Below are the current reports for the Bluebird Trails in four county parks monitored by Tampa Audubon Society:
Balm Boyette has one nest with 5 TM chicks, and 12 TM fledglings.
Lake Park has 3 boxes with the second nestings, for a total of 9 active boxes. They have 13 eggs (11 BB, 2 CW), 14 chicks (9 BB, 5 CW), 36 fledglings (24 BB, 12 CC).
Sargeant's Park has 5 BB fledglings.
At Flatwoods Park, all of the TM and CC have fledged, and since they usually have one brood per year, all of the remaining birds nesting are bluebirds. So Flatwoods has 26 nests, 37 eggs, 53 chicks, with 48 fledglings (13 BB, 23 CC, 12 TM). See attached spreadsheet for details.
Today started off with a bang when I stopped to check the first box and immediately detected a bad odor. Last year the bluebird chicks in this same box were eaten by a corn snake that slipped past the predator guard. So I was relieved to find that the bad odor was not coming from the box, where the chicks had already successfully fledged, but from a dead corn snake hanging inside the stove pipe predator guard, where it had gotten hung up on the mesh at the top. I was sorry the snake died, but I was glad the chicks safely fledged this year! Last year, after finding two snakes that had made it into the boxes, we spent a lot of time fortifying all the predator guards, and it was encouraging to see that it worked! This snake was entangled in the mesh, and I couldn't pull it out. So Sherry and I decided to return after we completed our monitoring, to remove the snake. When we returned, there was a turkey vulture at the bottom of the box that had already eaten off the bottom part of the snake's tail. We had to remove the box and stovepipe in order to cut the snake out of the mesh.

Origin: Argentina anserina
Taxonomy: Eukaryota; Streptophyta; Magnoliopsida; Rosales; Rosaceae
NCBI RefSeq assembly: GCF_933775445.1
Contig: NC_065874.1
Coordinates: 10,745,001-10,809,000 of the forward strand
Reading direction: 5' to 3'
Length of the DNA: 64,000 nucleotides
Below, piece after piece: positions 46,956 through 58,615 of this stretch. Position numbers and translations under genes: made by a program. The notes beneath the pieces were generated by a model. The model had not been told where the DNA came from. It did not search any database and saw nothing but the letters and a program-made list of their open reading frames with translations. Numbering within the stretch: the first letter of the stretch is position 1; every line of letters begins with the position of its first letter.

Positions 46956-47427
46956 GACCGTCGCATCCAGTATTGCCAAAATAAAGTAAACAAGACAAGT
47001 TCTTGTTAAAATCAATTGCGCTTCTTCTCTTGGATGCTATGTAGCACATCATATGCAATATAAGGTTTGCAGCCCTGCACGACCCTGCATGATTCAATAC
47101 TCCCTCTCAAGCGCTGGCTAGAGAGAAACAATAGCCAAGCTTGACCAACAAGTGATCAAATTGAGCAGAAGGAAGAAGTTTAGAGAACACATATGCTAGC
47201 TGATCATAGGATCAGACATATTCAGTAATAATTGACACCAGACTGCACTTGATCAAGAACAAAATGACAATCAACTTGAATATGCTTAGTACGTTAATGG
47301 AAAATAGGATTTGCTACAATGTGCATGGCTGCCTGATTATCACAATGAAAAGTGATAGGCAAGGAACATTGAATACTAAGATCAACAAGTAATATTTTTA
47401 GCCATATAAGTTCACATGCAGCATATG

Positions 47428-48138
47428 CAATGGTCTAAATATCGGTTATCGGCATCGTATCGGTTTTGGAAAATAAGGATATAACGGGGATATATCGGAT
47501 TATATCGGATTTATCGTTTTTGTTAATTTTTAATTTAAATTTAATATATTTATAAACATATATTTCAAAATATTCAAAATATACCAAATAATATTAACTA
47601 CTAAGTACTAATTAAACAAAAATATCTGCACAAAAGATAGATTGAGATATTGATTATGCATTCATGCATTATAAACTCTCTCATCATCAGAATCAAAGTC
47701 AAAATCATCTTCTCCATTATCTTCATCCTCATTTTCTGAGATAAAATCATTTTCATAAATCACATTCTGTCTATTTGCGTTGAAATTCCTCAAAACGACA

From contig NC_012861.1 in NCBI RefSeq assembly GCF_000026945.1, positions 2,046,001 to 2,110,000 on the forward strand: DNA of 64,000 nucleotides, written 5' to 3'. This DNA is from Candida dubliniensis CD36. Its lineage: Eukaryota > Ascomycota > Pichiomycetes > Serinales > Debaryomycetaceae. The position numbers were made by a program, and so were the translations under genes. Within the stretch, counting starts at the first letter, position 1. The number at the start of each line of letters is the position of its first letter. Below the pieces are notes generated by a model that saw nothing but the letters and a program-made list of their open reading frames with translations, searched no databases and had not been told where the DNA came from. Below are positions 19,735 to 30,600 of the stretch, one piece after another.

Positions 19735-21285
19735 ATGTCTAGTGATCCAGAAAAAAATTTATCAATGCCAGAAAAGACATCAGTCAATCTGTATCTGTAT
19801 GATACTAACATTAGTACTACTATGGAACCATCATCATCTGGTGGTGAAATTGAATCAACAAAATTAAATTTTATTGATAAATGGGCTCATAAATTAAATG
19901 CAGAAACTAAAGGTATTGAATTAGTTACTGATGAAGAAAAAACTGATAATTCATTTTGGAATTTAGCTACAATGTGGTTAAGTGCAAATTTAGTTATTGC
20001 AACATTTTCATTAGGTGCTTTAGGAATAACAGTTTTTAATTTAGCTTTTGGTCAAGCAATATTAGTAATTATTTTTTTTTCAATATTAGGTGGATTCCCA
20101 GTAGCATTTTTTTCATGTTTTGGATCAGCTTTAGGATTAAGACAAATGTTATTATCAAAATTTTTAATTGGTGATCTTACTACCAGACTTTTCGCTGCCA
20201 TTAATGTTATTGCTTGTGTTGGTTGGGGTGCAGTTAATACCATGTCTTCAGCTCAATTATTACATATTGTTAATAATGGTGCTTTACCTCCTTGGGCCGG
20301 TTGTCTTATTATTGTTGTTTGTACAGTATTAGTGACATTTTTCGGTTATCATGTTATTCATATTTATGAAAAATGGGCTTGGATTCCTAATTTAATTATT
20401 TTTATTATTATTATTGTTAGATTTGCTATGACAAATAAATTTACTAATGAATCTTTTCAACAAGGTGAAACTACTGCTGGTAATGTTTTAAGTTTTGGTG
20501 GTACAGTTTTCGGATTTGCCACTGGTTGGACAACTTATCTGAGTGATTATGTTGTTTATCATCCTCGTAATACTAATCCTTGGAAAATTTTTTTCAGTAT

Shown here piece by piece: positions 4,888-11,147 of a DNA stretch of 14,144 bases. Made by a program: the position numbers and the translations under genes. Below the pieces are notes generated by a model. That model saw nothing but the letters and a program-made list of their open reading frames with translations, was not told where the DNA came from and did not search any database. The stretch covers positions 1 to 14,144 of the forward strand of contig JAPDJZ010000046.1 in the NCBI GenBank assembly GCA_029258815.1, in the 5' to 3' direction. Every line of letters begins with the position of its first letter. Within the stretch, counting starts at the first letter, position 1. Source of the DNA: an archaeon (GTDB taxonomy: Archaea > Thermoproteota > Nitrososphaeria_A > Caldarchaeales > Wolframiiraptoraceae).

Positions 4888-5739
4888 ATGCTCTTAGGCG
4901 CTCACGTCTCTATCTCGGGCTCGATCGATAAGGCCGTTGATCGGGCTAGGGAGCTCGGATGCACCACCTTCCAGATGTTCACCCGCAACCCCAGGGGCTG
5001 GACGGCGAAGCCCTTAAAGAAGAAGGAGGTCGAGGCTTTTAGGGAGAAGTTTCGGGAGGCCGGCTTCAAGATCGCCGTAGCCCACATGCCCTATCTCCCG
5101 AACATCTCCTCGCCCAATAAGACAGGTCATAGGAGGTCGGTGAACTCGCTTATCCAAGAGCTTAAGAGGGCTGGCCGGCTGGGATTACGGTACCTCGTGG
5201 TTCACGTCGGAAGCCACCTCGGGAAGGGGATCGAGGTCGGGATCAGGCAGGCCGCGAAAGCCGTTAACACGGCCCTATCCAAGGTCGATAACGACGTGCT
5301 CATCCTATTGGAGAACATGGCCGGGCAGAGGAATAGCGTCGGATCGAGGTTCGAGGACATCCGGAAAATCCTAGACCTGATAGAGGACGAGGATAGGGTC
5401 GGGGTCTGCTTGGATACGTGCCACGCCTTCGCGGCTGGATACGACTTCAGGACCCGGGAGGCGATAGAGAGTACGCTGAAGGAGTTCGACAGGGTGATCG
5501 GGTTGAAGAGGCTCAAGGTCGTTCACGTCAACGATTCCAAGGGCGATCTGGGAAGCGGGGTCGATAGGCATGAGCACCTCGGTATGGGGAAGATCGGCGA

So after that first box, the rest went very well and we saw lots of bluebirds going and coming from the nests, bringing food to their chicks. We were especially happy to see that box F50 had 1 egg and that the mother flew from the box. I had received a call from Ranger Clint Perigard on Thursday reporting that Ranger Olivia Breazeale spotted a large pine tree limb that had fallen on F50 and crushed it. The box had an unoccupied nest in it that didn't seem to be harmed. So, my husband, John and I took one of my extra bluebird boxes to the park, and switched out the new box for the crushed one. We then transferred the nest to the new box, hoping that the bluebirds would return to the nest. So when we saw a new egg in that box today, we were very happy that we were able to replace the broken one and that the birds did not abandon the box. Thanks to Rangers Olivia and Clint for calling me right away. Flatwoods is so lucky to have rangers who are always looking out for the welfare of the park's wildlife.
In addition to the bluebirds, we saw 11 wood ducks, 2 whistling ducks, little blue and great blue herons, 3 red-shouldered hawks (one carrying a snake in its talons; it was a bad day for snakes!), 2 northern parulas, an American crow, a bobwhite quail, a wood stork, and turkey and black vultures. We also saw a gopher tortoise slowly walking along.
The wildlife have abundant food to choose from in the parks. I photographed some shiny blueberries (Vaccinium myrsinites) beginning to ripen and Steve Rickert sent a picture of a blackberry bush (Rubus spp.) with berries beginning to ripen at Balm Boyette. I also spotted a lot of little Hat Pins (Eriocaulon compressum).